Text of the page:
Prime Minister Benjamin Netanyahu accuses the committee of impropriety. “Any time elected officials want to appoint anyone, the judicial system ties our hands with demands for dozens of meetings,” he says. “But yesterday the Judicial Appointments Committee checked 136 candidates for 3.5 hours. That’s an average of two minutes per candidate.”
Justice Minister Avi Nissenkorn retorts: “Anyone who knows anything about how the Judicial Appointments Committee functions knows well that any meeting is preceded by professional discussions on each candidate that add up to dozens of hours.” He says the committee will continue to work with “no political considerations.”
On the right, the issue has once again raised the right’s longstanding talking point that the justice system must be reformed.
Likud’s Miri Regev attacks Yamina’s Ayelet Shaked for criticizing Likud over the incident. “You’re great on Twitter… great on talk, weak on action. You were justice minister, what did you do [to reform the system].”
Yamina responds: “Likud has taken the day off from failing on coronavirus in order to fail on this too.”
In a statement at his faction’s meeting, Prime Minister Netanyahu says: “I hope we avoid elections, but if Blue and White insists on dispersing the Knesset [thus calling elections], we will win.”
He asserts that reforms he desires in the justice system have been thwarted for years “by some minority in the coalition,” leading to “a loss of public trust in law enforcement. But more and more people are coming to realize [the need for change].”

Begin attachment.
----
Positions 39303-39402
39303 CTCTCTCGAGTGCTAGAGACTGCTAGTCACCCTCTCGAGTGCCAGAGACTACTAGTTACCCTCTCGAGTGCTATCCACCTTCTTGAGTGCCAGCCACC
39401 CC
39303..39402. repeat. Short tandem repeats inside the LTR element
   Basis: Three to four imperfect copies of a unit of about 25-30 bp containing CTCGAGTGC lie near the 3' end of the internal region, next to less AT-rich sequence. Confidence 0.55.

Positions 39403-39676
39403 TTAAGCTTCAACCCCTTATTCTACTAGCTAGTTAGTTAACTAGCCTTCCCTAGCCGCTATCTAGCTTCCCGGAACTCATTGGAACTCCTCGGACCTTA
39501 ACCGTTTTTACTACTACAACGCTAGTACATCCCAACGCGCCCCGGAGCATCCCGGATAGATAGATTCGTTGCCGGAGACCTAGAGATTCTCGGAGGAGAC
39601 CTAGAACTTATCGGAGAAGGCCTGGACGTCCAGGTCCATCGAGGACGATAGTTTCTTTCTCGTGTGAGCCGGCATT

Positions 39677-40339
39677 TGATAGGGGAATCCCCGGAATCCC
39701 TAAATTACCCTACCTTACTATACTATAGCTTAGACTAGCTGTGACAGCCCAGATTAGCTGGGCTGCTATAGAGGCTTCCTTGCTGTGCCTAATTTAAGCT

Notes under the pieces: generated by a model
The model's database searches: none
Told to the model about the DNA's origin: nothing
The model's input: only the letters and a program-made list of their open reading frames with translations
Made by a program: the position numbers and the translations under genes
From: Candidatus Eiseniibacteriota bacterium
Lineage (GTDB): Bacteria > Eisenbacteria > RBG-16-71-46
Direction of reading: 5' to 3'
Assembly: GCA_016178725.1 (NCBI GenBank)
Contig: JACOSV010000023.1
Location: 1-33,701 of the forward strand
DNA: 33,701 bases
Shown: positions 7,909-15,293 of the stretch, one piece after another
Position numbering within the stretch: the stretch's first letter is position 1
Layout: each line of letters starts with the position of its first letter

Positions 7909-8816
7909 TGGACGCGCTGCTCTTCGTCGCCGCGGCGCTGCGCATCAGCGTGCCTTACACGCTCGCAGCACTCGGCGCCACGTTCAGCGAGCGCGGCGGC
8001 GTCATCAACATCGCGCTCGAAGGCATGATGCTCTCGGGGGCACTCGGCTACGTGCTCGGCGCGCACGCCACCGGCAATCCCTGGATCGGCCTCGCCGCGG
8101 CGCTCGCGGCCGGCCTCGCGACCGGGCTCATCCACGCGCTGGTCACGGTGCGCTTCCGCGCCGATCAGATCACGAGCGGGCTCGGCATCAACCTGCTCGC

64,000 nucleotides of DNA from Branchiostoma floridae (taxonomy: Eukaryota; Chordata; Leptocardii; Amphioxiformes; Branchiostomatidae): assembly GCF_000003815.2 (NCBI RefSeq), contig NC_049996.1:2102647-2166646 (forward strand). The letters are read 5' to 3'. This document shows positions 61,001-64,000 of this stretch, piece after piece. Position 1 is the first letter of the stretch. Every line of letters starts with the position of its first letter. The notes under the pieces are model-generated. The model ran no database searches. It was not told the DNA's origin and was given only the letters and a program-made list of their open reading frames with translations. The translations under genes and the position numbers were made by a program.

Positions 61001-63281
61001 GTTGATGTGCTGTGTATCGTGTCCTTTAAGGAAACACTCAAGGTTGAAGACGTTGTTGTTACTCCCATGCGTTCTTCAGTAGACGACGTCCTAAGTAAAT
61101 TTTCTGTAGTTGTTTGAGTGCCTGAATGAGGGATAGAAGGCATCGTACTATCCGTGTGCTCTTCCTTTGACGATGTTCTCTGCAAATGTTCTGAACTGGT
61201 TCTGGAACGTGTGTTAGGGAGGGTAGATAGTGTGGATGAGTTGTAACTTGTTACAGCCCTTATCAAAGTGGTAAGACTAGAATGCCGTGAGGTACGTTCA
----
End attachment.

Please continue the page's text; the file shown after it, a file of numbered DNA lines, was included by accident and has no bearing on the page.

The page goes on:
Emirati Sheikh Hamad bin Khalifa Al Nahyan has sealed a deal to purchase 50 percent of soccer club Beitar Jerusalem.
The sheikh has agreed to invest NIS 300 million ($92 million) in the club in the coming decade, including in upgrading its training facilities.
The soccer club is associated with the Israeli hard right, with a notable anti-Arab slant. Israeli owner Moshe Hogeg has been working to address the notorious racism problem of some of its fans.
The coronavirus cabinet, a forum of ministers who offices are linked to the fight against the pandemic, has convened to decide on potential new restrictions, as Israel sees a resurgence of infections.
On the agenda is whether to continue to allow malls and street stores to operate despite the rise in cases, as well as other possible limitations.
Reports in Hebrew Media say the National Security Council is recommending a nighttime curfew from the beginning of Hanukkah for a three-week period in order to combat rising infection rates.
Meanwhile, coronavirus czar Nachman Ash is hesitant, according to Ynet, saying such a move is unlikely to have much of an immediate effect.